The time it was about a goddess

Posted November 7, 2013 by Stacee in Giveaways, Interviews | 14 Comments

I’m not sure how I found Tellulah Darling and her books.  I do know that I’ve loved every word of them and I definitely need to spread the word of her awesomeness.

And, we’ve all seen my recent posts about the Sassy Girl Swoony God Tourney, yes? Well, that fun adventure is almost over and I just wasn’t ready to stop fangirling all over Tellulah, so I begged asked her for an interview and she agreed!

But before we get to her awesome answers, check out two of the books in the Blooming Goddess trilogy!

15749326Sixteen-year-old Sophie Bloom wishes she’d been taught the following:
a) Bad boy’s presence (TrOuBlE) + teen girl’s brain (DraMa) = TrAuMa (Highly unstable and very volatile.)
b) The Genus Greekulum Godissimus is notable for three traits: 1) awesome abilities, 2) grudges, and 3) hook-ups, break-ups, and in-fighting that puts cable to shame.

Prior to the Halloween dance, Sophie figures her worst problems involve adolescent theatrics, bitchy teen yoga girls, and being on probation at her boarding school for mouthy behaviour. Then she meets bad boy Kai and gets the kiss that rocks her world.


This breath stealing lip lock reawakens Sophie’s true identity: Persephone, Goddess of Spring. She’s key to saving humanity in the war between the Underworld and Olympus, target numero uno of Hades and Zeus, and totally screwed.

Plus there’s also the little issue that Sophie’s last memory as Persephone was just before someone tried to murder her.

Big picture: master her powers, get her memories back, defeat Persephone’s would be assassin, and save the world. Also, sneak into the Underworld to retrieve stolen property, battle the minions of Hades and Zeus, outwit psycho nymphs, slay a dragon, rescue a classmate, keep from getting her butt expelled from the one place designed to keep her safe …

… and stop kissing Kai, Prince of the Underworld. My Ex From Hell is a YA romantic comedy/Greek mythology smackdown. Love meets comedy with a whole lot of sass in book one of this teen fantasy romance series. Compared to Kai and Sophie, Romeo and Juliet had it easy.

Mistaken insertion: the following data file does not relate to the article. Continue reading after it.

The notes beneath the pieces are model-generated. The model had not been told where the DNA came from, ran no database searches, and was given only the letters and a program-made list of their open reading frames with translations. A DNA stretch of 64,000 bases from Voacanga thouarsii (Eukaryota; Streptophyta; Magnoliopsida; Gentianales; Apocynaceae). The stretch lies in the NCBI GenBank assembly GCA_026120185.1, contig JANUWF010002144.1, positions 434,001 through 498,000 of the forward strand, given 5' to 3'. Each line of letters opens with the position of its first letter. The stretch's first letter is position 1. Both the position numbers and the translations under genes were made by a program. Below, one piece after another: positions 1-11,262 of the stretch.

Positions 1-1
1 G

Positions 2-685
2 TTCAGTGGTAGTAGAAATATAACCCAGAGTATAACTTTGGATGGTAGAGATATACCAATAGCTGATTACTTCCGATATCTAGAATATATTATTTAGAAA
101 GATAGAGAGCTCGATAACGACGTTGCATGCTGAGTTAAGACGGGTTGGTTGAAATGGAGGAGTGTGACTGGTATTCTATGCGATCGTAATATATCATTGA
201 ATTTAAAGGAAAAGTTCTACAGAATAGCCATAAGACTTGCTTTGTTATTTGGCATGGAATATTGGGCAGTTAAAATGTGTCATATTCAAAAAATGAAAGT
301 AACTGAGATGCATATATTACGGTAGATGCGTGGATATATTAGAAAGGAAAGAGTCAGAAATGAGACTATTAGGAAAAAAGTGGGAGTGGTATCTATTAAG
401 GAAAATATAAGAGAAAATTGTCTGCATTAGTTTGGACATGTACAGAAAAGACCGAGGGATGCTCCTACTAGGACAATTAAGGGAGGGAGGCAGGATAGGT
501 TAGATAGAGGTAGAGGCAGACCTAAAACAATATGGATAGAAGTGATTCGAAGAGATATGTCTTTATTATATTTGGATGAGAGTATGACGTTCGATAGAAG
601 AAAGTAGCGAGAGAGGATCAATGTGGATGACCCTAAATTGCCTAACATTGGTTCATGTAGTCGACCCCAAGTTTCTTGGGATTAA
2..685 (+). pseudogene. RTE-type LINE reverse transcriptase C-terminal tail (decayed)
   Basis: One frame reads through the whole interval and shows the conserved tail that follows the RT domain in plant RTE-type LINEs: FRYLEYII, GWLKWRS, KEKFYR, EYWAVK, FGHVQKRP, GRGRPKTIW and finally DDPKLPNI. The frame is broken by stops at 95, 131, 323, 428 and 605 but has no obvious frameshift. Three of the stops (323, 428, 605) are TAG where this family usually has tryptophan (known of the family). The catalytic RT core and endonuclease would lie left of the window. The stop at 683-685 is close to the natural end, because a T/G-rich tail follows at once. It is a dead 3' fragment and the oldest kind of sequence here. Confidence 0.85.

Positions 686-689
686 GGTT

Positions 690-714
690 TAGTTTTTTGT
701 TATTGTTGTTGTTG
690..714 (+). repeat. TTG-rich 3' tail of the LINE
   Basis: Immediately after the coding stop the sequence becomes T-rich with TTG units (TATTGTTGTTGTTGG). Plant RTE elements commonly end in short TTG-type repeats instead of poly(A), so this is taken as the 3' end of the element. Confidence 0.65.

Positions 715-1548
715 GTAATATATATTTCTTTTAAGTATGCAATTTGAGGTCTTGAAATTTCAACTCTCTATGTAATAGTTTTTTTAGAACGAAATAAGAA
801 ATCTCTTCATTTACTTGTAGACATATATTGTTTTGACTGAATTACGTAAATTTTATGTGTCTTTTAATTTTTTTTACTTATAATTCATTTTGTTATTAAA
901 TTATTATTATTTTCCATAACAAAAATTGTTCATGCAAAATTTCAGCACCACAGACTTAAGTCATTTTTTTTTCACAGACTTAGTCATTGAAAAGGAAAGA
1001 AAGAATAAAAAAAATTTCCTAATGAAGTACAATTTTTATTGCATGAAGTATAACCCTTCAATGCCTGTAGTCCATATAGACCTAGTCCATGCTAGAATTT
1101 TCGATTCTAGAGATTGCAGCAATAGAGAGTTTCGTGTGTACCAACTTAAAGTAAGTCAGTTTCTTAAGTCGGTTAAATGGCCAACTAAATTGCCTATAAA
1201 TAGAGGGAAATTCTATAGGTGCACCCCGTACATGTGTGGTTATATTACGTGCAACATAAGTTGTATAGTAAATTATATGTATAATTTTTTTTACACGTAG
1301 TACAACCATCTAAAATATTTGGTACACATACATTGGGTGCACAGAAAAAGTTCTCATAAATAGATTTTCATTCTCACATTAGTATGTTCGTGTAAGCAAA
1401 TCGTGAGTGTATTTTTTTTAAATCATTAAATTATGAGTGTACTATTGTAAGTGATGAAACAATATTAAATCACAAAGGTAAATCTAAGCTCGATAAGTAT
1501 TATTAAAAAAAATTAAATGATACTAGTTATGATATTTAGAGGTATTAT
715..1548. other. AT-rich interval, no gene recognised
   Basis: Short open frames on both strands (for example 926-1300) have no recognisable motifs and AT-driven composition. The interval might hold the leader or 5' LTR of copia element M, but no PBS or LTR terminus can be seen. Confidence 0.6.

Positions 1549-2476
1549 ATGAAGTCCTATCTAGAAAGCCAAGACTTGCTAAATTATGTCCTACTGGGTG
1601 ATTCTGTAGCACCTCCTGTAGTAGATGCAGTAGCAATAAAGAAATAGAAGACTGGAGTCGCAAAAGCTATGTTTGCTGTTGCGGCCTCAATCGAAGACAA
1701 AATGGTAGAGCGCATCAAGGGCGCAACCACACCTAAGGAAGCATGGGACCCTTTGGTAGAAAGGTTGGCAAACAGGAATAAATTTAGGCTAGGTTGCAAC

17305421Sophie Bloom’s junior year has been a bit of a train wreck. After the world’s greatest kiss re-awakened Sophie’s true identity as Persephone (Goddess of Spring and Savior of Humanity), she fought her dragon-lady guidance counselor to the death, navigated mean girl Bethany’s bitchy troublemaking, and dealt with the betrayal of her backstabbing ex, Kai (sexy Prince of Darkness). You’d think a girl could catch a break.
Yeah, right.

With Zeus stepping things up, it’s vital that Sophie retrieve Persephone’s memories and discover the location of the ritual to stop Zeus and Hades. So when Aphrodite strikes a deal that can unlock Sophie’s pre-mortal past, what choice does the teen goddess have but to accept?

The mission: stop media mogul Hermes from turning Bethany into a global mega-celebrity. The catch? Aphrodite partners Sophie and Kai to work together … and treat this suicide mission as a date. Which could work out for Sophie’s plan to force Kai to admit his feelings for her–if she doesn’t kill him first.

Add to that the fact that BFF Theo’s love life and other BFF Hannah’s actual life are in Sophie’s hands, and suddenly being a teenager—even a godlike one—seems a bit like … well, hell. Whatever happened to dinner and a movie?

The YA romantic comedy/Greek mythology fireworks continue to fly in My Date From Hell. Love meets comedy with a whole lot of sass in book two of this teen fantasy romance series. Breaking up is easy; dating is deadly.

Sounds good, right? [Trust me, they totally are.]


1. Where did the idea for the Blooming Goddess series come from?

I was a huge myth and fairy tale lover growing up. And I’ve always loved the idea of playing around and retelling them. When I got serious about doing that myself, it was Persephone who spoke to me. This was back in my days as a screenwriter and so I was thinking of the idea as a possible series. But in the end, I realized I wanted to tell it in novel form. I didn’t want to retell the original or just move the same story to modern day. I wanted her past mostly as is (with some liberties like Kai) and then make it firmly about a human struggling to be a goddess. To be divine. What does that mean for her? Sophie suddenly has to deal with all these expectations of herself on a global scale. It’s hard enough figuring out who we are as teens, so adding the goddess layer just made it that much more of a pressure cooker.

2. What do you love most about Sophie and Kai and why should we root for them?

If I’ve done my job right, then Sophie and Kai will have earned their happy ending. I love romantic comedies. Between books and movies, I’ve consumed thousands of them. And the thing that drives me nuts is when the leads end up together without working for it. Without overcoming those flaws that make their love seem to insurmountable at the start. Sophie and Kai are highly flawed. Their respective families have done a number on them. Not to mention, the spectre of Persephone complicates everything. Teen or god – self-awareness is not big on either’s agenda. But if they can acknowledge some hard truths about themselves, let themselves be vulnerable to the other, their love will be magic.